The Buzz: Donnelly’s use of Assembly video footage supposedly a no-no

11/11/2013 12:00 AM

01/06/2014 12:24 PM

Republican Tim Donnelly garnered some attention last week for a campaign video in which he objected to being called white – he is a “fleshy, pinkish tone” – and advocated making California “the sexiest place to do business.”

But it was another Donnelly video that caught the attention of certain critics and, eventually, Assembly administrator Jon Waldie .

“Patriot, Not Politician,” posted by Donnelly’s gubernatorial campaign on YouTube in April, features extensive clips of the Twin Peaks assemblyman speaking on the floor of the lower house.

State law prohibits the use of any “television signal generated by the Assembly ... for any political or commercial purpose,” and Waldie said late last week that he would issue the Donnelly campaign a cease-and-desist letter.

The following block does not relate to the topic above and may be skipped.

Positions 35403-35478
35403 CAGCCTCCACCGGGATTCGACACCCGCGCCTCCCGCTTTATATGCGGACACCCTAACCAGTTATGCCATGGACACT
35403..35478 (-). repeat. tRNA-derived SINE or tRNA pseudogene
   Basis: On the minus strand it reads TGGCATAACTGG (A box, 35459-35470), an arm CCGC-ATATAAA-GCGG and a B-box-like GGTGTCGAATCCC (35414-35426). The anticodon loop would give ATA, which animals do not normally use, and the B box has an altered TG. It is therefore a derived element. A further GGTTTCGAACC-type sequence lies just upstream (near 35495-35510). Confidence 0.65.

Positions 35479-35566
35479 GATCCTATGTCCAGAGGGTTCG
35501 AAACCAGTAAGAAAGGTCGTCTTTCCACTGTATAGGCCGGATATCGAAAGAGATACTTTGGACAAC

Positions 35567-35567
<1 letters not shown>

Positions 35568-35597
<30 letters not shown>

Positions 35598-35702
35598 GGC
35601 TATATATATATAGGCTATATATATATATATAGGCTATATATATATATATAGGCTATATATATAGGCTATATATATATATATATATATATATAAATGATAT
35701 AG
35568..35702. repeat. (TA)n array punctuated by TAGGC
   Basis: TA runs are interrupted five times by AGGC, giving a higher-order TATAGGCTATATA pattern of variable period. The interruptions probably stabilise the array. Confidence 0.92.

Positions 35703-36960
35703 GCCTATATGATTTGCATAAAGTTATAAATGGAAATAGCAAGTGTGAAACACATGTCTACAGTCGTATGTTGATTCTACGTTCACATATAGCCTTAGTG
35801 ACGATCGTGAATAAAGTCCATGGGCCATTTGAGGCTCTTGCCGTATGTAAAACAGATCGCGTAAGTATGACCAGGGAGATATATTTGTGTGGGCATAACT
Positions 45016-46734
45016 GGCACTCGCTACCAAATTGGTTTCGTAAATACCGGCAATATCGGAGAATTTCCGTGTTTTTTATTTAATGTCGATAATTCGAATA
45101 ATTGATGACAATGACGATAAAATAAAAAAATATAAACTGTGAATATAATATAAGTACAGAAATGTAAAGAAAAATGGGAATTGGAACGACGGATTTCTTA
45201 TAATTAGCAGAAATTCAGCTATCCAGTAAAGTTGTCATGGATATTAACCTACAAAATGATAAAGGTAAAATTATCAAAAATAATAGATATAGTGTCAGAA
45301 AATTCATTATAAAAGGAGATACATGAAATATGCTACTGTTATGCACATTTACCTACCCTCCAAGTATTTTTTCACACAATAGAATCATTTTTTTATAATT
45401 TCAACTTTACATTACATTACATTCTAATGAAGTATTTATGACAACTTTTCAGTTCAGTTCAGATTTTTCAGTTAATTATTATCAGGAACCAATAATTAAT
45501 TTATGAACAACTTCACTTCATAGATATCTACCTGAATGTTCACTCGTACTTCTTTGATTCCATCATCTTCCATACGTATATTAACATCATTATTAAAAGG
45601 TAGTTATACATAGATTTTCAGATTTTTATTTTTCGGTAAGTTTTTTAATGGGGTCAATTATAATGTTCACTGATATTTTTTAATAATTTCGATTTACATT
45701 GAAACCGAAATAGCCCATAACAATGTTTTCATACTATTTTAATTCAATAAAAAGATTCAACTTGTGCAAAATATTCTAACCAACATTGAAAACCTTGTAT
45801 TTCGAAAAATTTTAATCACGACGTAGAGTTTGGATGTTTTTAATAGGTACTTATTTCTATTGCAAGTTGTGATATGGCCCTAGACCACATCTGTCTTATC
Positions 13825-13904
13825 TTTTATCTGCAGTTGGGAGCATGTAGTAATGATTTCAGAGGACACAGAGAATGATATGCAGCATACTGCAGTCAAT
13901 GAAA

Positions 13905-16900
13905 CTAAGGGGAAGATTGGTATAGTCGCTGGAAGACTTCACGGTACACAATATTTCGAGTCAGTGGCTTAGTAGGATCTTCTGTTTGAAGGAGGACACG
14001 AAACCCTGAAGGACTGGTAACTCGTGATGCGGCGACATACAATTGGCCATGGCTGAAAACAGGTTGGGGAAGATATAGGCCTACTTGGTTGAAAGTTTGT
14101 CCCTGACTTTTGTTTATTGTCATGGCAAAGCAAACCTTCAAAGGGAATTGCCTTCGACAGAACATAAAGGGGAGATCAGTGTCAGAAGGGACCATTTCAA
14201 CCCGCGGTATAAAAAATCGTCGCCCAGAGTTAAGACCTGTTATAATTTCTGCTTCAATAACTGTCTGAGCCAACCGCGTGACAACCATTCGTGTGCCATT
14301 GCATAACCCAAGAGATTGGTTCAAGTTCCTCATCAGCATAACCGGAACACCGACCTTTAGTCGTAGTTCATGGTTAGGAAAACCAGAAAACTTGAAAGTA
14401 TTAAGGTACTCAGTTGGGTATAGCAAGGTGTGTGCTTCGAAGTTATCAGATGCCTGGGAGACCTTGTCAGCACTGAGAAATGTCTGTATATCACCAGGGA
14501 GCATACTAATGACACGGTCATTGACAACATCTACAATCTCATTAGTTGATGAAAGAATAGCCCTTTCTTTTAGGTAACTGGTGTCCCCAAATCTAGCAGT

“The floor shots are definitely ours,” Waldie said.

Donnelly spokeswoman Jennifer Kerns said the campaign is reviewing the law but its interpretation is that footage of Assembly proceedings are public record and may be used by the campaign.

“It’s our understanding that once that video is aired publicly that it’s part of the public domain,” she said, adding that taxpayers pay for the Capitol.

– David Siders

BALLOT WATCH

Proponents were given clearance last week to begin collecting signatures for a pair of proposed ballot measures to overturn two new laws. The first, by Assemblywoman Toni Atkins, D-San Diego, allows nurse practitioners, certified nurse-midwives and physician assistants to perform certain types of early abortions. The second, by Assemblyman Richard Pan, D-Sacramento, eliminates separate building standards for primary care clinics that offer abortions. Backers have until Jan. 7 to submit petition signatures.

– Jeremy B. White



WORTH REPEATING

“That’s what leads to political upheaval and will create more strain in Sacramento. ”

Scott Lay, Community College League of California president, noting on the Fox & Hounds blog that California’s economic recovery is “concentrated at one end of the socioeconomic spectrum”

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